New Cleanup Method Shows Promise for Well Leaking About 210,000 Gallons a Day
May 1st, 2010
Published: May 1, 2010
NEW ORLEANS — Officials in charge of the cleanup of a massive oil spill now approaching three Gulf Coast states said Saturday that a new technique in battling the leaks 5,000 feet beneath the sea showed promise.
In Gulf Oil Spill, Fragile Marshes Face New Threat (May 2, 2010)
Seafood Industry Fights Public Perception (May 2, 2010)
U.S. Missed Chances to Act on Oil Spill (May 2, 2010)
Tax on Oil May Help Pay for Cleanup (May 2, 2010)
The Spill vs. a Need to Drill (May 2, 2010)
Among the various weapons employed against the gushing crude has been the distribution of chemical dispersants on the water’s surface to break down the oil. The new approach involves the deployment of the dispersants underwater, near the source of the leaks. Officials said that in two tests, it appeared to be keeping crude oil from rising to the surface and that the procedure might be used more frequently once evaluations of its impact on the deepwater ecology were completed.
Those experiments at the wellhead of the collapsed Deepwater Horizon oil rig were just one sign of the frantic efforts to contain the roughly 210,000 gallons a day still leaking from the wreckage 11 days after the rig exploded and sank.
Homeland Security Secretary Janet Napolitano announced that she was changing the federal leadership of the oil spill operations. Adm. Thad W. Allen, the commandant of the Coast Guard, took over from Rear Adm. Mary E. Landry. In his first daily briefing, Admiral Allen emphasized that capping the well was his first priority.
“Estimates are useful, but we are planning far beyond that, he said.” It doesn’t really matter, he said, whether it is 1,000 barrels or 5,000 barrels a day that are leaking, he said.
Asked whether the slick was affecting shipping lanes and other offshore drilling operations, Admiral Allen said that disruptions had been minimal.
The tenor on shore among local residents was increasingly angry, with criticism directed at federal officials, whom they said should have responded more quickly after the rig exploded April 20. Some said that not enough booms had been placed in the area, and fishermen noted the growing public concern over contaminated seafood, saying such worries were premature.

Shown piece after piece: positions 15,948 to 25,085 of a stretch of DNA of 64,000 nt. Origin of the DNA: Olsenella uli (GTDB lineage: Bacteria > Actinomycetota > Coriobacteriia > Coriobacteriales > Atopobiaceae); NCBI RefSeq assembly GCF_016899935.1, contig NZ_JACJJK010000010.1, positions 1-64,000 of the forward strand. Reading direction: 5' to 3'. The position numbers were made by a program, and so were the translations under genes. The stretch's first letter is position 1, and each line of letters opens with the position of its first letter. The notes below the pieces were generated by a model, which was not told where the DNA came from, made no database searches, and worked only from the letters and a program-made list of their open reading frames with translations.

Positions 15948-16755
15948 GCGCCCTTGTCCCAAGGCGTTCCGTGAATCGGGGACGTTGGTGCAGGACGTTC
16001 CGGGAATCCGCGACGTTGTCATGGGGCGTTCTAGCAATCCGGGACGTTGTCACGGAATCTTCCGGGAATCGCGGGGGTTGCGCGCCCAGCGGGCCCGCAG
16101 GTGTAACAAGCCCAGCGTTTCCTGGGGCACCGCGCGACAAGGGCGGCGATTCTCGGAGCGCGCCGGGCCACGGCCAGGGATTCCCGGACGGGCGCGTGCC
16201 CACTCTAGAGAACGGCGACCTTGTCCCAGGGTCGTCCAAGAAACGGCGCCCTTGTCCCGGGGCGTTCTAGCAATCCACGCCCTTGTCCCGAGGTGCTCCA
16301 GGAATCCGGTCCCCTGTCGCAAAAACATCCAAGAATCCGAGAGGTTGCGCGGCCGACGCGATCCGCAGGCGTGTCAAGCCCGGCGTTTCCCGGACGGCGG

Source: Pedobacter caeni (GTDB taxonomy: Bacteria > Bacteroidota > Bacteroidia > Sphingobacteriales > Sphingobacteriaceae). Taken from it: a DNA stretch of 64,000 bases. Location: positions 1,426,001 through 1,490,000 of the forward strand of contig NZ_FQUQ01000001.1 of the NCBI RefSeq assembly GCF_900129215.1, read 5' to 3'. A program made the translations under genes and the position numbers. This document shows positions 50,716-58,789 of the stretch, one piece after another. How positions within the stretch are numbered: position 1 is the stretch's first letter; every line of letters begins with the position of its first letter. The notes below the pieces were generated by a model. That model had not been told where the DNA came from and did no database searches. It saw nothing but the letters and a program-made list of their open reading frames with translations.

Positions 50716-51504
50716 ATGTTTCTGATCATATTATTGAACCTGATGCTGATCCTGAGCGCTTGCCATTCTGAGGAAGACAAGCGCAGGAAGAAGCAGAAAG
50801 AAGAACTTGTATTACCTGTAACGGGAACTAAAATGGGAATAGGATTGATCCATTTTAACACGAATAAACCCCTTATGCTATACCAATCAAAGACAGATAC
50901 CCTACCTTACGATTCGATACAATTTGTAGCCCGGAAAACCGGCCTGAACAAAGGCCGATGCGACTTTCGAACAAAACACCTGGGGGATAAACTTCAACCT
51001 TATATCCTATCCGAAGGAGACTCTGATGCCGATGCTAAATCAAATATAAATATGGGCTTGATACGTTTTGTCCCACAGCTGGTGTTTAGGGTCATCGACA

Doug Helton, a fisheries biologist who coordinates oil spill responses for the National Oceanic and Atmospheric Administration, said Saturday that more than 600,000 feet of boom had been deployed or was being readied for deployment. But he acknowledged there was just not enough to cover the vast shoreline.
Only six of the 32 oyster beds on the east side of the Mississippi River have been closed, and the oil is still 70 or 80 miles away, according to Mike Voisin, chairman of the Louisiana Oyster Task Force.
“We want people to know there is not tainted seafood right now,” said Harlon Pearce, chairman of the Louisiana Seafood Promotion and Marketing Board and owner of Harlon’s LA Fish & Seafood. “Everything we’re doing is precautionary.”
Gov. Bobby Jindal of Louisiana said at a news conference that he would meet soon with leaders from coastal parishes to develop local contingency plans. He called on BP, the company responsible for the cleanup, to pay for the plans and for the Coast Guard to approve them, arguing that local officials’ perspectives would prove critical in the emergency response.
“This isn’t just about our coast,” he said. “It’s about our way of life in Louisiana — our shrimpers, our fishermen.”